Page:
As a homeschool teacher for your child, you are required to wear many hats. You are a Science Teacher, English Teacher, History Teacher, and Gym Teacher. One of the “hats” that you might not see as beneficial for your child, but should be part of his/her curriculum is playing the role of a Music Teacher.
You’re not a music teacher? That is alright. There are many ways that you can sneak music education into your child’s curriculum. Music is a part of almost any subject and can be incorporated into each one.
Providing music lessons can also greatly improve other areas of your child’s learning, so it is something you should be putting a larger emphasis on, even if you aren’t a music teacher by nature. Music has been proven to help with children’s self-esteem, social interactions, and even advanced academic abilities.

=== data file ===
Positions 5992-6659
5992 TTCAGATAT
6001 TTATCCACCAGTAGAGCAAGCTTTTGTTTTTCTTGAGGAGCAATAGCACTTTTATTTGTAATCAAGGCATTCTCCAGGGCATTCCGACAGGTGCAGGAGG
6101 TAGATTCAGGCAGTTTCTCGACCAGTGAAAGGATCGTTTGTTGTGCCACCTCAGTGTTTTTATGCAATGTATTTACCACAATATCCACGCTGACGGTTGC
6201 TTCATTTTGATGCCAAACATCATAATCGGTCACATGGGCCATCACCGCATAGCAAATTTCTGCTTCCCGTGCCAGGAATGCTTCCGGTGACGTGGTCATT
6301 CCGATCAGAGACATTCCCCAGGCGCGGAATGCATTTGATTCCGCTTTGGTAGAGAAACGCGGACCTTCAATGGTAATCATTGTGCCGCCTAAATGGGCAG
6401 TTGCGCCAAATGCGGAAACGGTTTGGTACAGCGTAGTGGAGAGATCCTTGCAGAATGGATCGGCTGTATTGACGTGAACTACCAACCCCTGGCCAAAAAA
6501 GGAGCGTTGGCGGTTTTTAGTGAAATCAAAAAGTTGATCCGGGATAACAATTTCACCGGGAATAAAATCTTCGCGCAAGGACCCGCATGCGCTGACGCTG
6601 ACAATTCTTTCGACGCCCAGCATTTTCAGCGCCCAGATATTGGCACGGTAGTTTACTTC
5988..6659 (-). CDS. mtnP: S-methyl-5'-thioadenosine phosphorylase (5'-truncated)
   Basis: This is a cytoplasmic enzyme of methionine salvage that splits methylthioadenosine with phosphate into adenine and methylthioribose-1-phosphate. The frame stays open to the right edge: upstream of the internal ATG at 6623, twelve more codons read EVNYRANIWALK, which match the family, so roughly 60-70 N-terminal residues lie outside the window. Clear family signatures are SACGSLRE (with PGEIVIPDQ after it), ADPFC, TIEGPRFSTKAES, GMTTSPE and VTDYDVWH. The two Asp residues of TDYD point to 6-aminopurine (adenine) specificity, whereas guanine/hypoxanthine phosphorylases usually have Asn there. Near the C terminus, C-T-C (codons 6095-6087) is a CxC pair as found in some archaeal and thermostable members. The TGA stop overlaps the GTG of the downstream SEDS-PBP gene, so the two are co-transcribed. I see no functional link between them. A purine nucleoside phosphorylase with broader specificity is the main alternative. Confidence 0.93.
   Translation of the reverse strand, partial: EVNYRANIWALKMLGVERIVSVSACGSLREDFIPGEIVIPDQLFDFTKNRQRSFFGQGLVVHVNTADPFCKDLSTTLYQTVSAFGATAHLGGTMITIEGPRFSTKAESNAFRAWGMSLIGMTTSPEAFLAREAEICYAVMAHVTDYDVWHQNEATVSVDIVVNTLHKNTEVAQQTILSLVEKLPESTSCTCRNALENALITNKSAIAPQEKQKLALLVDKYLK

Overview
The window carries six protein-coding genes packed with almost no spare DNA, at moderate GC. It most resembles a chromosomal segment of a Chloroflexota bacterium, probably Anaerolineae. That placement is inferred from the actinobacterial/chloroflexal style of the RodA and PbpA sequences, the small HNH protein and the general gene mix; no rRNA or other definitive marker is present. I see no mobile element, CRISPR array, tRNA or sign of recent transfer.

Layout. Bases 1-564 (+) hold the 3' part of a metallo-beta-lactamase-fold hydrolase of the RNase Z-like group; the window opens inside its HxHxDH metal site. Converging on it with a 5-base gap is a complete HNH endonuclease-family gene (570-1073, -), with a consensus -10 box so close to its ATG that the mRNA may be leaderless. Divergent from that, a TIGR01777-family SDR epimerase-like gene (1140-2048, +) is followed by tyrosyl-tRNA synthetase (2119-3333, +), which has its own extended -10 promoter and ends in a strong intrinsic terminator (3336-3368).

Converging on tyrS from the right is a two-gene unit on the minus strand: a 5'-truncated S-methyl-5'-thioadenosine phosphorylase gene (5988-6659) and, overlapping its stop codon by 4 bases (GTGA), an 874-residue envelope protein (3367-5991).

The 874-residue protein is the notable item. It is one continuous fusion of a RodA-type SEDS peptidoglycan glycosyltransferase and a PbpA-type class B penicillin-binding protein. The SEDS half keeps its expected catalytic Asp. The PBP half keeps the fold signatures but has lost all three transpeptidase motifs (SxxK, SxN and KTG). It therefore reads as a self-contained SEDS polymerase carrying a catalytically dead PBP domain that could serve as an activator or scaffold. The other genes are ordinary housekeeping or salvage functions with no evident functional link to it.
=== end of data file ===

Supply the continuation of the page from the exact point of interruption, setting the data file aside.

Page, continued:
How To Incorporate Music Lessons Into Your Child’s Homeschooling Curriculum – Even If You Don’t Teach Music
MUSIC AND HISTORY
Children who study music learn the advantage of expression, and how to express themselves freely. When learning something like history as your child grows to more middle school age, you can plug in songs related to certain events in history, because there are so many of them to choose from. Here is a laundry list of some easy examples of songs that talk about specific historical events:
- Sunday Bloody Sunday by U2 talks about the fateful event in 1916 in Ireland when 13 unarmed civil rights demonstrators are shot dead by British Army paratroopers.
- Pride (In The Name Of Love) another song by U2 is a message about Martin Luther King Jr.’s speech about equality.
- Redemption Song by Bob Marley tells the story of the slave experience. He also has other songs related to history like Buffalo Soldier and Get Up, Stand Up that address Black History.
- An American Trilogy by Elvis Prestley is related to the American Civil War, rolling 3 songs into one.
- Revolution by The Beatles directly correlates to Chairman Mao and policies for China.
- We Didn’t Start the Fire by Billy Joel is a GREAT tool to use because it covers United States History from 1949 to 1989.